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Odisha train crash probe now focuses on signal bypass: Report

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The ongoing investigation into the Balasore train crash in Odisha is now concentrating on a potential case of manual bypassing of the automated signalling system, said sources in the Indian Railways.

This action, believed to have been carried out by railway workers, resulted in a collision between a crowded express train and a stationary freight train. The investigators from the Commission of Railway Safety (CRS) suspect that the bypassing was done to overcome signalling challenges caused by a malfunctioning barrier used to halt road traffic at a nearby rail-road crossing, as reported by two of the three sources.

Earlier reports from both Indian and international media suggested that a possible malfunction in the automated signalling system could have been a contributing factor in the crash. However, Reuters has now provided new information regarding the frequent malfunctions of the nearby rail-road barrier and its potential connection to a manual bypass of the signalling system.

Also read: Odisha accident site, a week later: Trains have moved on, locals have not

No word from rail safety authority

Despite attempts to gather more information, the Commission of Railway Safety (CRS), India’s rail safety authority, has not responded to requests for comment on the matter.

Indian Railways, which operates as a state monopoly under the Railway Board, acknowledged that repair works are carried out as required but emphasised that tampering with the automated system is not allowed. However, the spokesperson declined to provide further details on the crash’s causes, citing an ongoing investigation.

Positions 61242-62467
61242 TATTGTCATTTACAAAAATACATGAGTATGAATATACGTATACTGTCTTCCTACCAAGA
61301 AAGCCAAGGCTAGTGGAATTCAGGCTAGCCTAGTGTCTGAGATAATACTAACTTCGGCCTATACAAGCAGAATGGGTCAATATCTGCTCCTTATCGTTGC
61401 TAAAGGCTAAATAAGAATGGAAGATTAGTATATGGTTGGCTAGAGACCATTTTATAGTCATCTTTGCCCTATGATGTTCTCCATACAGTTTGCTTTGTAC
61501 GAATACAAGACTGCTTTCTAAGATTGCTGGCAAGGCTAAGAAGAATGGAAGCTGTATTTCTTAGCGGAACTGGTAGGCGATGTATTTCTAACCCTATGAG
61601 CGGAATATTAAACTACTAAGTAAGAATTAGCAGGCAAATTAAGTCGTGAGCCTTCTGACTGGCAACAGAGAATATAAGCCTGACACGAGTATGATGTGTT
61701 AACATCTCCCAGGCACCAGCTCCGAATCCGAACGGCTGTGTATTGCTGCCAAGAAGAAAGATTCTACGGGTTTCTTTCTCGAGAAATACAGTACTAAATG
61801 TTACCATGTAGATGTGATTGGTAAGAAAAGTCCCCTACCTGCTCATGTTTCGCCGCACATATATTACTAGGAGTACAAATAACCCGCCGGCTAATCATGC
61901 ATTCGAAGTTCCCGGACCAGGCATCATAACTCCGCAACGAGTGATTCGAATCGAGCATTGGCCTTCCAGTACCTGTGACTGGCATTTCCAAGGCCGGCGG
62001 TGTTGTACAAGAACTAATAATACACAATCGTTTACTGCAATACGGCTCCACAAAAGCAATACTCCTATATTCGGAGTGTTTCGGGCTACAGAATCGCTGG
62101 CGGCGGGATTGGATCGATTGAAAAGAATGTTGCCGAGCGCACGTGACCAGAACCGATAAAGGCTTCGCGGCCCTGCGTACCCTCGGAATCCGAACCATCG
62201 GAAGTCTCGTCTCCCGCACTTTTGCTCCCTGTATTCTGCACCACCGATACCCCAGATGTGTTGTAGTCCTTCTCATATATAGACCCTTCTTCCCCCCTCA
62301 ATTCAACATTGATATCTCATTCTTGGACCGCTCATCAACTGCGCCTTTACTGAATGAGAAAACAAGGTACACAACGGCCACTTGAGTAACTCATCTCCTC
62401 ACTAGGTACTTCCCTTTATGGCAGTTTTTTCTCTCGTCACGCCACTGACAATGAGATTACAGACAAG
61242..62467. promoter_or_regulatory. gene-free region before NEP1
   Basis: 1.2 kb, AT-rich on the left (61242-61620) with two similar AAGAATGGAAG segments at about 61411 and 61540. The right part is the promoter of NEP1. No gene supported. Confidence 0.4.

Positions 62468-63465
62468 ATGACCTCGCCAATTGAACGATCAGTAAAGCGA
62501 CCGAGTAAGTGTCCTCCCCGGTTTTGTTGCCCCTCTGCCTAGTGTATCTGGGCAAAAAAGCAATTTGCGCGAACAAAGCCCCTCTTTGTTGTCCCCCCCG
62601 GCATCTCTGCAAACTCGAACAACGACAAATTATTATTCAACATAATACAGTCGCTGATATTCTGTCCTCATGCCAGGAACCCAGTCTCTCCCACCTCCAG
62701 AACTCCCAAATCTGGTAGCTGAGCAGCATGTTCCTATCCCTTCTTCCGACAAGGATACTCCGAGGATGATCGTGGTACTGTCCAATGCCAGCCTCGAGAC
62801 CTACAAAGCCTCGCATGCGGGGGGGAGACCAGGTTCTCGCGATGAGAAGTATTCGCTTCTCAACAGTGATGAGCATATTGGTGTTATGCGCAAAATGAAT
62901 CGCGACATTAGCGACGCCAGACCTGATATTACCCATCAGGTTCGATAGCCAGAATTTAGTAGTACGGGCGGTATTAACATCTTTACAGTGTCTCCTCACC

Amitabh Sharma, the chief information officer at the Railways Ministry, said the investigation is still on to determine the exact cause of the accident. Regarding the investigators’ suspicion of a potential manual bypass of the electronic system, Sharma characterised them as speculations that cannot be confirmed at this stage.

The spokesman for the Central Bureau of Investigation (CBI), the federal police agency responsible for conducting a separate probe into potential criminal negligence, did not provide any comment in response to the request.

Also read: Odisha train tragedy: No train to halt at Bahanaga Bazar as CBI seals station

Fault in railway crossing barrier

interviewed five residents from Bahanaga village, who confirmed that the railway crossing barrier had been experiencing faults for nearly three months and had required frequent repairs. According to these residents, whenever a fault occurred, the barrier would become stuck in the closed position, necessitating manual intervention by railway workers to open it.

A retired Indian Railways official, who preferred to remain anonymous due to the sensitivity of the crash investigation, stated that if the barrier was open, the automated signal system would prevent any train from passing through the rail-road crossing.

Soubhagya Ranjan Sarangi, a 25-year-old pharmacist who owns a shop near the railway crossing, stated that the electric barrier would sometimes function properly and other times it would not.

However, Niranjan Sarangi, a 66-year-old retired school teacher who often spends evenings with friends near the crossing, mentioned that the barrier seemed to be working fine at the time of the crash. He added that when malfunctions occurred, personnel from the railway department would come and repair it.

Also read: Odisha train tragedy: Hope, despair and kin’s desperate search for loved ones

Tampering with software?

According to one of the three Indian Railways sources with knowledge of the ongoing CRS probe, the initial investigation indicates that the automatic electronic signalling system was “manually changed”, which would require tampering with the software.

The second source, who is briefed on the investigation, stated that Indian Railways believes the system was tampered with. However, it remains unclear whether the intervention was intentional, accidental, or related to ongoing work near the signal.